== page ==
Umeboshi are generally eaten with rice as part of a bento (boxed lunch), also used as a popular filling for rice balls (onigiri) wrapped in laver.

Plum blossom

A byproduct of umeboshi production is umeboshi vinegar, a salty, sour condiment.

What’s the difference between the flower of Plum “Ume” and Cherry “Sakura”?

At first glance, the two flowers are very similar, and it is probably difficult for even the Japanese to tell the difference.

In addition, the flowering time is not so different, and the plum blossoms are from late January to the end of April.
The cherry blossoms are from mid-March to late April.

Can you guess which is the Ume and Sakura in the below photos?

(above photo) Plum “Ume”
★ Since there is no floral pattern, the flowers bloom as if they were attached to a branch.
★ Since there is one flower bud per node, it feels like it’s less crowded instead of densely clustering.
★ The tip of the petal is round

Plum blossom
(above photo) Light-up at Plum Blossom Festival at Suzuka Forest Garden

– – – – – – – – – – – – – – – – – – –

(below photo) Cherry “Sakura”
Plum blossom
★ The floral pattern is so long that the flowers bloom spilling from the branches.
★ The flower buds are tufted, so there are many flowers and it is very gorgeous.
★ The tip of the petal is cracked

The points to distinguish are the way the flowers are attached and the shape of the petals mostly.

Regarding the plum blossoms and cherry blossoms, there is another peach blossom that looks like them and has almost the same flowering time. I will introduce it.


The feature is that the peach petals are sharp. Peach has two petals in one place, so it looks a little more gorgeous than plum.

Like plums, peaches appear to have flowers directly from the branches, but the difference between plums and peaches is when the leaves come out.

Plums have leaves after the flowers fall, while peaches come out at the same time, so if the leaves come out when the flowers are in bloom, it is a peach.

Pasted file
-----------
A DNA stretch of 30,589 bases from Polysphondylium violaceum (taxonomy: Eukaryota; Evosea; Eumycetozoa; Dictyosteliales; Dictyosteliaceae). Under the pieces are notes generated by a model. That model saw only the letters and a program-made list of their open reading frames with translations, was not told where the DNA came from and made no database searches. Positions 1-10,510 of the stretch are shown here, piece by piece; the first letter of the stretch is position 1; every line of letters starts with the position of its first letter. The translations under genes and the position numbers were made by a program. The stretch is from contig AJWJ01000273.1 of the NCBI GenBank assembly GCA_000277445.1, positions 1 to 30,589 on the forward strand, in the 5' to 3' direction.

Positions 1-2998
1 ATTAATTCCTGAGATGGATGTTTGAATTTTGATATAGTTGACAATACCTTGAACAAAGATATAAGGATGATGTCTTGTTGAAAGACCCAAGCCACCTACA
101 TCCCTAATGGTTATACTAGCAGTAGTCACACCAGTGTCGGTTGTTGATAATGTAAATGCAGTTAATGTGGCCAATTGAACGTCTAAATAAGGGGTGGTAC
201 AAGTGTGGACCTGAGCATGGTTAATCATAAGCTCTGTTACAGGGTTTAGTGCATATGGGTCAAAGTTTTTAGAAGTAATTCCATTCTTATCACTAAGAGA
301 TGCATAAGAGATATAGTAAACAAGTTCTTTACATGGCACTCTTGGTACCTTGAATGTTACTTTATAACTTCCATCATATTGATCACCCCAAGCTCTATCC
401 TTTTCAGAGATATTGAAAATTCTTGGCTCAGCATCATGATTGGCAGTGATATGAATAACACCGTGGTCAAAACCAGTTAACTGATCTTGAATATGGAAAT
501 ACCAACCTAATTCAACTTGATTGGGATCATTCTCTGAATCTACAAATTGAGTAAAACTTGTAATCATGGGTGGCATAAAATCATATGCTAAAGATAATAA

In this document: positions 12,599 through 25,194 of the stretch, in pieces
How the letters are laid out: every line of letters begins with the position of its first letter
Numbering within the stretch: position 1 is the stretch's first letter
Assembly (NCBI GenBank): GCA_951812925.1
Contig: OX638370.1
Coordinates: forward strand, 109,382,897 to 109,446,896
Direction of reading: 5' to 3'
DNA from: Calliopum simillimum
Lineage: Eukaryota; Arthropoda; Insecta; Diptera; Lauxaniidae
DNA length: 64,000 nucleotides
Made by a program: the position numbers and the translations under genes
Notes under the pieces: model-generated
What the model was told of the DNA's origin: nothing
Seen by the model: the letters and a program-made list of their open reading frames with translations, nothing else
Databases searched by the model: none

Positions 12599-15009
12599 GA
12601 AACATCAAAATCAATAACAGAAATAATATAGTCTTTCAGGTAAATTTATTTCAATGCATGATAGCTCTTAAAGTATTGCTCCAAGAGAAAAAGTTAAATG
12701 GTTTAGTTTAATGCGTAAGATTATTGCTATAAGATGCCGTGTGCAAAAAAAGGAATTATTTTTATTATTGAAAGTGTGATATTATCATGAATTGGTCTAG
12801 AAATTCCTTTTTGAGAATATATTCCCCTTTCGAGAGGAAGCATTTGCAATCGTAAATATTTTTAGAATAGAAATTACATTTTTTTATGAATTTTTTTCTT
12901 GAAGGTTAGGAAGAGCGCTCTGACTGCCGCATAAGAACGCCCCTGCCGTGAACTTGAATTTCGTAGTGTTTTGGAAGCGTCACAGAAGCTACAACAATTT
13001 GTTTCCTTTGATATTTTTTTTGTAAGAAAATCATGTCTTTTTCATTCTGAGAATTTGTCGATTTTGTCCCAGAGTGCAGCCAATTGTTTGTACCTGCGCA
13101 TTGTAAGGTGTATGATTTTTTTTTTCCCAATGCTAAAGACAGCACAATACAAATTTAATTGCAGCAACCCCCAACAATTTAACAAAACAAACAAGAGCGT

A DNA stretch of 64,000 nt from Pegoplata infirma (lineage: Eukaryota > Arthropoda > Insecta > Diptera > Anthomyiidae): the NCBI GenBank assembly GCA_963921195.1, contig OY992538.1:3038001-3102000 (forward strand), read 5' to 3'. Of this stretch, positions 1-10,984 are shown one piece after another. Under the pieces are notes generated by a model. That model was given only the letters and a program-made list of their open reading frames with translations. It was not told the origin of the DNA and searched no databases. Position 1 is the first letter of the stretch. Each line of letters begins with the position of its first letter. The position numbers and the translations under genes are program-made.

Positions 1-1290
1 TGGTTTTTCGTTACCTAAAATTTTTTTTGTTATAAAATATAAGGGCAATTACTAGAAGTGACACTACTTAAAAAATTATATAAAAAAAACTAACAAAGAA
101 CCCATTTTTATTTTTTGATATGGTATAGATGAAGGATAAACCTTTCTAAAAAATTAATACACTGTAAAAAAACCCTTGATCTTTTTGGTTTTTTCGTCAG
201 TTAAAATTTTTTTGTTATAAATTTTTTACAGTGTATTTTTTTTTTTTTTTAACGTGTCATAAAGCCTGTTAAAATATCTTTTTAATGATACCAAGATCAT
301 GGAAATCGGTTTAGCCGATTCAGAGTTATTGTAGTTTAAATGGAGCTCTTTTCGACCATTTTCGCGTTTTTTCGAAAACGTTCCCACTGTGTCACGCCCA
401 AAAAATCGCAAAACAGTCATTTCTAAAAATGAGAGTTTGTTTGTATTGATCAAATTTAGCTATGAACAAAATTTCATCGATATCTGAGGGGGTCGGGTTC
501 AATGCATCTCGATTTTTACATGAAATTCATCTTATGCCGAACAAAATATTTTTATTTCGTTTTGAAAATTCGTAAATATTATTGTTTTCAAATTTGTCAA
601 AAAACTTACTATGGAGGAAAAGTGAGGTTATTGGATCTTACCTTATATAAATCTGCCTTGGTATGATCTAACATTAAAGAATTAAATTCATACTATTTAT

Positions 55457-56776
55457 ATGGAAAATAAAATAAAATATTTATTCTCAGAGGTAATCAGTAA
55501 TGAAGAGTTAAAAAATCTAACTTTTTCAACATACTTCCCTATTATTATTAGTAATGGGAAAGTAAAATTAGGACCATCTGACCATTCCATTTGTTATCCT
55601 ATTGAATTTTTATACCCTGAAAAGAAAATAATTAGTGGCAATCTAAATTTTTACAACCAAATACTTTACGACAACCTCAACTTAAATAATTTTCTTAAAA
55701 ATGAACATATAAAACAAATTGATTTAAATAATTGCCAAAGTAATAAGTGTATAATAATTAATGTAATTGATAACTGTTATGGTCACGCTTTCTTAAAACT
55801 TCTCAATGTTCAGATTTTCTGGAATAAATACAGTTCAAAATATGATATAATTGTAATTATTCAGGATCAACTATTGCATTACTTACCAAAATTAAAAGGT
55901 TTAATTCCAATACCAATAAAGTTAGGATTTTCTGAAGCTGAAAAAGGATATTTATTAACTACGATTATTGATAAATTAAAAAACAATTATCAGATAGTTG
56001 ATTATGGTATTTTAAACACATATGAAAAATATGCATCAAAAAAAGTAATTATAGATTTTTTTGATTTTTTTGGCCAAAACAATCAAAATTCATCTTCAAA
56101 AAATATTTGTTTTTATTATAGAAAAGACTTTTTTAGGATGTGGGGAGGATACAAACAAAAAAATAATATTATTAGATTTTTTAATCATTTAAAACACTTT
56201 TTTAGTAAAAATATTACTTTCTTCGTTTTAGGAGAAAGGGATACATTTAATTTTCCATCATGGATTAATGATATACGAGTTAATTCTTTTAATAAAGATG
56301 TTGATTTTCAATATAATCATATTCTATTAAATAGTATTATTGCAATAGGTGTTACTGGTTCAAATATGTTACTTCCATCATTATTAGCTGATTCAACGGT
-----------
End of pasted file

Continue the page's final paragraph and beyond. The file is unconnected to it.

As it is said to be “pink”, peach blossoms may have a strong image of pink, but the colors vary depending on the variety.

Plum blossom
(above photo) It’s called “Paradise on earth” (Peach flower and Mt.Yatsugadake in the background), Nirasaki-city in Yamanashi-Prefecture

You can enjoy various flower colors, from those that are close to white to those that turn reddish.

The shape of the leaves is oval, so you can tell by looking at the leaves when the flowers are not in bloom.

Speaking of Cherry Sakura, we are now enjoying “Kan sakura”, literally Kan(cold) Sakura(cherry) which is starting to bloom from the end of January to March.

“Kan Sakura” is in full bloom now

One of big popular spot around Tokyo is “Shuzenji Kan Sakura” is in full bloom now.


This is Shuzenji Temple that was built in 807 by “Kukai” also known posthumously as “Kōbō Daishi”, who was a Japanese Buddhist monk, civil servant, engineer, scholar, poet, artist and calligrapher who founded the esoteric Shingon school of Buddhism.

Plum blossom

Plum blossom

Plum blossom

Finally, “Sakura (cherry) to evoke a feel of the transience of life” would be well-worth visiting, thanks

About the author

古林 茂樹(Shigeki Furubayashi )